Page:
CMMC Compliance Overview
The Cybersecurity Maturity Model Certification (CMMC) is a proactive measure first introduced in January 2020 and enacted later that year by the United States Department of Defense (DoD) to protect companies in the Defense Industrial Base (DIB) from cybersecurity theft. While the number of threats to cybersecurity has been trending upwards in recent years, the onset of the COVID-19 pandemic saw a 600% increase in cybercrime alone. Not only that, but these attacks are becoming more and more sophisticated, targeting supply chains and the sensitive data that moves along them across a number of industries.
How did the CMMC come to be?
In order to protect the controlled unclassified information (CUI) that resides within the DIB — which are companies that support the DoD through research, development, design, production, delivery, and maintenance of military weapons, systems, and other products — the DoD sought to create a standardized certification process for vendors’ cybersecurity infrastructures. This would ensure their processes and safeguards were up to par and at the bare minimum, suitable enough to protect CUI from the ever-increasing risk of cyber theft.
What information does the CMMC control?
The CMMC seeks to eliminate or reduce information theft of CUI. CUI can be any information created or owned by the government, or by another entity on behalf of the government, such as DIB vendors and contractors. The definition of data in the context of CUI is broad. It can include:
- Financial data
- Legal data
- Infrastructure data
- Export controls
Who must be CMMC certified?
CMMC compliance is mandatory for any organization, contractor, or vendor in the defense supply chain. In addition to those working with the DoD directly, this also includes subcontractors who support the fulfillment of those contracts.
Under the CMMC, there are five levels of security requirements companies should work to meet, but at the bare minimum, they must meet Level 1 requirements, or those demonstrating basic cyber hygiene. Certain jobs call for higher levels of cybersecurity, and thus higher levels of certification. Certifications are good for three years, and the idea is to be recertified after those three years at the next level. These certification levels are:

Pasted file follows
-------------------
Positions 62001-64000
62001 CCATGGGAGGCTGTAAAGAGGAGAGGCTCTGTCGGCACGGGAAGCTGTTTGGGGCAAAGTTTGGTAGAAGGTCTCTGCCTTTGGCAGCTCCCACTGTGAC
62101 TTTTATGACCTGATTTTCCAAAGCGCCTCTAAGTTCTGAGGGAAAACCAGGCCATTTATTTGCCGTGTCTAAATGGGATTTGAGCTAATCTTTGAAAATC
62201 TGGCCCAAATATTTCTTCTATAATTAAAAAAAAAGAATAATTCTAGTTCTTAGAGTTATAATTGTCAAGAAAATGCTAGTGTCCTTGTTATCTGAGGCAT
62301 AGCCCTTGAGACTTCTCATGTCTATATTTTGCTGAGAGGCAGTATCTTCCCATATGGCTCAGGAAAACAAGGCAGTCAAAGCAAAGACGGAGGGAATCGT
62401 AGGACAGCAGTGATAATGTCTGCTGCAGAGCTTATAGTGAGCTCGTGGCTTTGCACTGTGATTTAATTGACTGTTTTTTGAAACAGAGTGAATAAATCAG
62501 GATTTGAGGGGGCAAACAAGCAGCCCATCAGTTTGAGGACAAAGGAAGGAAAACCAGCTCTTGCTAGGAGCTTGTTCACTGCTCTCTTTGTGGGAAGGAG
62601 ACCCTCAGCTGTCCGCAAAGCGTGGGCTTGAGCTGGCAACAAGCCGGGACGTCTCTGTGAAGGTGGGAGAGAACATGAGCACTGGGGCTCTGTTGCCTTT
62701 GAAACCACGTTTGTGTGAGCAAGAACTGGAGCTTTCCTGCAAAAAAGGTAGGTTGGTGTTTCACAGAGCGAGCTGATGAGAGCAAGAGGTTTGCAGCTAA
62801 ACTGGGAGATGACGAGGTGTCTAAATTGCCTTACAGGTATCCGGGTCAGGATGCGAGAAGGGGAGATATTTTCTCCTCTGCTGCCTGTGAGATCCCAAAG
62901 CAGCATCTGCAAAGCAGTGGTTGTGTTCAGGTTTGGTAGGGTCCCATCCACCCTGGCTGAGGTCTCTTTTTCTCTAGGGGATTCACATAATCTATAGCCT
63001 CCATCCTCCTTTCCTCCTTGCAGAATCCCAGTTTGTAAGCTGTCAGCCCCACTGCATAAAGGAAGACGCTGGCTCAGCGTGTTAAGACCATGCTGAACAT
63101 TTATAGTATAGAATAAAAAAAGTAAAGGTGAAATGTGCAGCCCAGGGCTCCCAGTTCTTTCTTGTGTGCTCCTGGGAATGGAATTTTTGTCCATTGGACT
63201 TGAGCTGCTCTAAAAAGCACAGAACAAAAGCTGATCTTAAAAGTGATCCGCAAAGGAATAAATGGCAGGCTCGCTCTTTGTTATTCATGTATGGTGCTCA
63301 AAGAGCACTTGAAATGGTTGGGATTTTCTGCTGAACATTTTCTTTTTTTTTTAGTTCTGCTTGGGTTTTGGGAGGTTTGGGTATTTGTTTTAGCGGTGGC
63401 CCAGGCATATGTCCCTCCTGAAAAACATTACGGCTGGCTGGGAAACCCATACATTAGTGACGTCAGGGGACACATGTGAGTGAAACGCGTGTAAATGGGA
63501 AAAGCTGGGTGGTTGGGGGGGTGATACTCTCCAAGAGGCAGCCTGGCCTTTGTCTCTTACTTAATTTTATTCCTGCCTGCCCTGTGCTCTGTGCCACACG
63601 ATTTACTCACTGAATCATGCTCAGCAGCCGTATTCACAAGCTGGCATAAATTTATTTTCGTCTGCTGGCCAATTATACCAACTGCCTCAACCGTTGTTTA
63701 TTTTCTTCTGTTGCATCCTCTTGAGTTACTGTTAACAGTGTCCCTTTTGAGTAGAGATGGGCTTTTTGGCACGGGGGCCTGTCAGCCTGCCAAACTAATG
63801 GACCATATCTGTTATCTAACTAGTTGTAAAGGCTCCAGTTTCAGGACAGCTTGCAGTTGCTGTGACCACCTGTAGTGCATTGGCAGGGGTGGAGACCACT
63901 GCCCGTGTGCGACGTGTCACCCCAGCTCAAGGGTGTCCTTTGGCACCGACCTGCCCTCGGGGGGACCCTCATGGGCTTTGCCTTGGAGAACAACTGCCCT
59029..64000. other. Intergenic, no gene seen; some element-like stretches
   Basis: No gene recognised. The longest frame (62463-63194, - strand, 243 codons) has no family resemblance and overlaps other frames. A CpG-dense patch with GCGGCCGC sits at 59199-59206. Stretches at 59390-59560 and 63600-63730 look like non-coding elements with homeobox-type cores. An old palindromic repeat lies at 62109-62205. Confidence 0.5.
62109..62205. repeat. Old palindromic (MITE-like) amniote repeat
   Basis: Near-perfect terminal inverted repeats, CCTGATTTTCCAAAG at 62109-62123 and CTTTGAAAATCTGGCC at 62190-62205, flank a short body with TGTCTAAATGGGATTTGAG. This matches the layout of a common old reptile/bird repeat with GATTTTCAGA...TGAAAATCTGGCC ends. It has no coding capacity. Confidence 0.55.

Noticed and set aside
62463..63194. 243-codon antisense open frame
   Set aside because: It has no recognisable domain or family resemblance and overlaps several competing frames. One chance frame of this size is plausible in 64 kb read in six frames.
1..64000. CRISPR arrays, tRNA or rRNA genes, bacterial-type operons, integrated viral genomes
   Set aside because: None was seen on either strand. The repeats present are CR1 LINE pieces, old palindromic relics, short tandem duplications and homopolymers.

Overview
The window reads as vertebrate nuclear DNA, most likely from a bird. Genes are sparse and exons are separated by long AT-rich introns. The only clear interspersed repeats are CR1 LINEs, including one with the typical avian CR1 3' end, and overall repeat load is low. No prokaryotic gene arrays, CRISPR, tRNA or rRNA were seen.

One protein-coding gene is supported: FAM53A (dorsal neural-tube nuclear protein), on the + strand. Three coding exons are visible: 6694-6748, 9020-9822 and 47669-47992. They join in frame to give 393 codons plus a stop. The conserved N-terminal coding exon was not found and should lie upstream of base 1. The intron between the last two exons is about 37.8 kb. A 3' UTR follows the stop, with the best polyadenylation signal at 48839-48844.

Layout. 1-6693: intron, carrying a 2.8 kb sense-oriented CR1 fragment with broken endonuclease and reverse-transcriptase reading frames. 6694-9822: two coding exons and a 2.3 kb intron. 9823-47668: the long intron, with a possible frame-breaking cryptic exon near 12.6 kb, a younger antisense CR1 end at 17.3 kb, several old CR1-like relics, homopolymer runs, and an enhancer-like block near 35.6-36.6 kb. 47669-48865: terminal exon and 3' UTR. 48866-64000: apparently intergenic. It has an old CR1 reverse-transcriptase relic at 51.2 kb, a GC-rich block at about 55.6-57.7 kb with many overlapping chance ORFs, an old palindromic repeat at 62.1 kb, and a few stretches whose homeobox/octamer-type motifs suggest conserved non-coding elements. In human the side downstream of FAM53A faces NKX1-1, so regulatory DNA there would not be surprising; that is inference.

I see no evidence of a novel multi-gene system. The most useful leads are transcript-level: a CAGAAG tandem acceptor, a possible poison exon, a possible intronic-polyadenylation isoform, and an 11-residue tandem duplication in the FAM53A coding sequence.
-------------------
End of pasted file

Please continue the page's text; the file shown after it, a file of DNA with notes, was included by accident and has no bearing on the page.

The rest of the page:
- Level 1: Contractors must implement 17 controls of NIST 800-171 rev1. This aims to protect federal contract information and demonstrates basic cyber hygiene.
- Level 2: Contractors must implement 48 more controls from NIST SP 800-171 rev1, as well as seven other cybersecurity practices to support intermediate cyber hygiene.
- Level 3: Contractors must implement the remaining 45 controls of NIST SP 800-171 rev1, plus 13 additional practices. This is the level where an organization demonstrates that they have a security infrastructure equipped to handle CUI.
- Level 4: Contractors must implement all the controls mentioned in Levels 1 through 3, as well as 11 new controls from NIST 800-171 Rev2 and 15 additional ones.
- Level 5: Contractors must implement the remaining four controls of NIST 800-171 Rev2, as well as 11 additional controls for cybersecurity, to demonstrate the most advanced cybersecurity program. This level of certification is rare, but contractors that do need to obtain it will likely be working with highly valuable CUI that faces ongoing threats from foreign nations.
In November 2021, the DoD proposed improvements to the CMMC, including better alignment with the widely implemented National Institute of Standards and Technology (NIST) cybersecurity measures, that consolidate the five levels of security into three. Level 1 remains the same, while Levels 2 and 3 from CMMC 1.0 make up Level 2 of CMMC 2.0, and Levels 4 and 5 of CMMC 1.0 make up Level 3 of CMMC 2.0.
Per the DoD, these enhancements aim to:
- Ensure accountability for companies to implement cybersecurity standards while minimizing barriers to compliance with DoD requirements;
- Instill a collaborative culture of cybersecurity and cyber resilience; and
- Enhance public trust in the CMMC ecosystem, while increasing overall ease of execution.
When do I need to get CMMC certified?
The DoD launched a phased rollout of CMMC regulations on Nov. 30, 2020 and expects CMMC regulations to be applied across all contracts by Oct. 1, 2025. The pilot program focuses on mid-sized contractors that the DoD expects will process or store CUI according to the CMMC’s Level 3 security protocols. A small number of organizations with larger contracts may be subject to CMMC Level 4 and 5 security protocols during this period.
Even for a Level 1 certification, meeting the requirements is no easy feat. The controls will likely take time to implement, and when the time comes to be certified, you won’t simply be evaluated for having the required security controls in place. These controls must really be ingrained within your organization’s operations and processes, fully developed and functional — mature, if you will. And maturity takes time, thus, it’s better to get started on the certification process sooner rather than later.